/publications/issue/2009/2009-03/2009-03-10070

Case Studies

Author: Craig I. Coleman, PharmD


Dr. Coleman is an assistant professor of pharmacy practice and director of the pharmacoeconomics and outcomes studies group at the University of Connecticut School of Pharmacy.



Thyroid Replacement


TT is a 66-year-old woman with newly diagnosed hypothyroidism who comes to the pharmacy with her first prescription for levothyroxine 75 mcg daily and hands it to the pharmacist. The pharmacist pulls up TT?s medication profile and notes that she is taking aspirin 81 mg daily, clopidogrel 75 mg daily, atorvastatin 80 mg daily, and amlodipine 10 mg daily. When asked by the pharmacist, TT admits to having undergone coronary revascularization about 2 months ago after a bout of chest pain.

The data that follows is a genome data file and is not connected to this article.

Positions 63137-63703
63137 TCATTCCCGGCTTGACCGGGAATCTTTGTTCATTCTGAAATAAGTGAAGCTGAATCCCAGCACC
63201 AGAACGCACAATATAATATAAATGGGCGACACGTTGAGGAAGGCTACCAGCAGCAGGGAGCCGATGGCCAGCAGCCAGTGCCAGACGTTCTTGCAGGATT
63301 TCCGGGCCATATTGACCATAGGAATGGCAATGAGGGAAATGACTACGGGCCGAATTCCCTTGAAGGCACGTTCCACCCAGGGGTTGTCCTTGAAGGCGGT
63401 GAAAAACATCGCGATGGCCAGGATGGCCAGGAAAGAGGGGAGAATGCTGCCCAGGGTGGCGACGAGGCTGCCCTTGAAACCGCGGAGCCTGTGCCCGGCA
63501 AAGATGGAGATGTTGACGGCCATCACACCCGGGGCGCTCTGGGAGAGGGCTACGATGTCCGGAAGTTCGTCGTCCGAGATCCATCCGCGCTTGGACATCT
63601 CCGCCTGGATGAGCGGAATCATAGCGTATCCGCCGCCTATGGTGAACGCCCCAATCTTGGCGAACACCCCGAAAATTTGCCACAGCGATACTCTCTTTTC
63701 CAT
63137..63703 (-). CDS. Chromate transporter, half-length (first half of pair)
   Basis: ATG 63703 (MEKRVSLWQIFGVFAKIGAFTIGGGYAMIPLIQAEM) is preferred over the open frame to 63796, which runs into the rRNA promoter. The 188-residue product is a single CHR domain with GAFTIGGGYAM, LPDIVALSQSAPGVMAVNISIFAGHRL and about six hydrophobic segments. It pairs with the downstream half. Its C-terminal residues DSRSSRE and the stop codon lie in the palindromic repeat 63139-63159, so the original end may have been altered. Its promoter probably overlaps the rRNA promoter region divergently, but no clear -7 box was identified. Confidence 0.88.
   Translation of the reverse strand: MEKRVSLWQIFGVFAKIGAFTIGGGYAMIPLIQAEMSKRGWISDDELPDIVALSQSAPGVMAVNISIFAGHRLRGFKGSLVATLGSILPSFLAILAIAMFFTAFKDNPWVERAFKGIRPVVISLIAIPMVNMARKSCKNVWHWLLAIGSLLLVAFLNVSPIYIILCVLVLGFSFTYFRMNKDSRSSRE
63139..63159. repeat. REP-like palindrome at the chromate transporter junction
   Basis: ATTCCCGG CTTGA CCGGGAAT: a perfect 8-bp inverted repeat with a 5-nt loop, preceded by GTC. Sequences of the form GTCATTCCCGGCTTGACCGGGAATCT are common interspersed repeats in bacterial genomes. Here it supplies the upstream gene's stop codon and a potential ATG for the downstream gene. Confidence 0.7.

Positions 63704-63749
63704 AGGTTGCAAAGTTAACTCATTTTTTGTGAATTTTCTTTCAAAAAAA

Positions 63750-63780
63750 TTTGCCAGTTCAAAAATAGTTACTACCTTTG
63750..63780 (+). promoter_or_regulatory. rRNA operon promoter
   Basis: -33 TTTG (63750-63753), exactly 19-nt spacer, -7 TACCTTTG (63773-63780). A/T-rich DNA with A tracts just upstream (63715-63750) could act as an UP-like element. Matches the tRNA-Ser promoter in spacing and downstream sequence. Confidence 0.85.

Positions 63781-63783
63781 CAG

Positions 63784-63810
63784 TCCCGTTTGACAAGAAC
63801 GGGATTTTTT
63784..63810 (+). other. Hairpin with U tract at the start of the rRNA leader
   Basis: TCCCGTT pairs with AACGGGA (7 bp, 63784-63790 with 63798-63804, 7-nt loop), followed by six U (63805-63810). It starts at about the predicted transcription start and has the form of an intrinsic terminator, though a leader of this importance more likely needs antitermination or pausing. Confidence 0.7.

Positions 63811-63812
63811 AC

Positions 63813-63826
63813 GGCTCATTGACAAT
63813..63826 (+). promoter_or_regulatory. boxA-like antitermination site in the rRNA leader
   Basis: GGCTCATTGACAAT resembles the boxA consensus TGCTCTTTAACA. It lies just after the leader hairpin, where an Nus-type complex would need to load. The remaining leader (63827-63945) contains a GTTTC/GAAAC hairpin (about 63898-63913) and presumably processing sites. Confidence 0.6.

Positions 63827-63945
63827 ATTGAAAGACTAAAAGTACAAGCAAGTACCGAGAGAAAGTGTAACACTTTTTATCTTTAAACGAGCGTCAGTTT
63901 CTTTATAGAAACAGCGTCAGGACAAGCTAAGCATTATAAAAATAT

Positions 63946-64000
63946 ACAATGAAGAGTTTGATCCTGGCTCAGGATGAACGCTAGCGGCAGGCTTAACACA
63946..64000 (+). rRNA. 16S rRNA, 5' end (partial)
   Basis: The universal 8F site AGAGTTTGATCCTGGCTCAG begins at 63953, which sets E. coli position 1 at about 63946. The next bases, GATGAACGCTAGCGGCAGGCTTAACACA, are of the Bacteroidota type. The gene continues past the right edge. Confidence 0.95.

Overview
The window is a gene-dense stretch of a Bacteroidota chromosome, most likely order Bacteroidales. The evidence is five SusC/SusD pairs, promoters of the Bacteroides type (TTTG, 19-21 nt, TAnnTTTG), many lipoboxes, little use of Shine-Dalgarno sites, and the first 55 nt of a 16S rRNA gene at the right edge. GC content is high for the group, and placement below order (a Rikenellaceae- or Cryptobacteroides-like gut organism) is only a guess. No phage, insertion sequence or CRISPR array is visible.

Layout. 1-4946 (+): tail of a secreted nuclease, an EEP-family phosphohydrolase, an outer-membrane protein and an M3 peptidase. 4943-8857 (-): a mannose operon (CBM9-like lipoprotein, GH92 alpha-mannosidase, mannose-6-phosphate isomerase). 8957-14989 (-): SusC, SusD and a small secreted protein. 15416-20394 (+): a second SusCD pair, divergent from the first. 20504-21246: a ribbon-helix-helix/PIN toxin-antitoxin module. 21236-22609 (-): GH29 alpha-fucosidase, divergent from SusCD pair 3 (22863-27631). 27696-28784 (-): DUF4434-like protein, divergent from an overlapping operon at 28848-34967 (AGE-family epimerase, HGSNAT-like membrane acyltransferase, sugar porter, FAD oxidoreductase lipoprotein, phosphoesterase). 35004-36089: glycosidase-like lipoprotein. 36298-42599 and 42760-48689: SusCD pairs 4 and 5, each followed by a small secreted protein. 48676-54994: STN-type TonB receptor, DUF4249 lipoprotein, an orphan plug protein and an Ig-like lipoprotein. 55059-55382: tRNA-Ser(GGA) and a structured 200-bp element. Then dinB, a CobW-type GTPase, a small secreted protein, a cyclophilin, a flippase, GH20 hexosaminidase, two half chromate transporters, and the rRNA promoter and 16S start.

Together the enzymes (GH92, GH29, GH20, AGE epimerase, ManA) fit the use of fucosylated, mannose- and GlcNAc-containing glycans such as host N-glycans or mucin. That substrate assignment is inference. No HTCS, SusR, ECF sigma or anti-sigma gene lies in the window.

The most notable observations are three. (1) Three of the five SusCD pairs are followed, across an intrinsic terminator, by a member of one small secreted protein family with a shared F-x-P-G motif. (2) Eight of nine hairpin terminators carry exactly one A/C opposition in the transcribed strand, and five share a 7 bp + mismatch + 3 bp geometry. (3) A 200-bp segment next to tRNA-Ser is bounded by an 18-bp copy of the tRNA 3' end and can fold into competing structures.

What concerns should the pharmacist have regarding TT?s new levothyroxine prescription?



Community-Acquired Pneumonia

SP is a 42-year-old man who goes to the emergency department (ED) complaining of a fever and shortness of breath. SP has a medical history significant for type 2 diabetes and hypertension. He is currently taking metformin, glipizide, and lisinopril. SP has a documented allergy to cephalosporins (described as facial swelling) in his chart. While in the ED, SP is diagnosed with community-acquired pneumonia (CAP) and his doctor decides that he can be treated on an outpatient basis. As part of his discharge instructions, SP is given a prescription for levofloxacin 750 mg daily for 7 days.

Is SP being treated appropriately for CAP?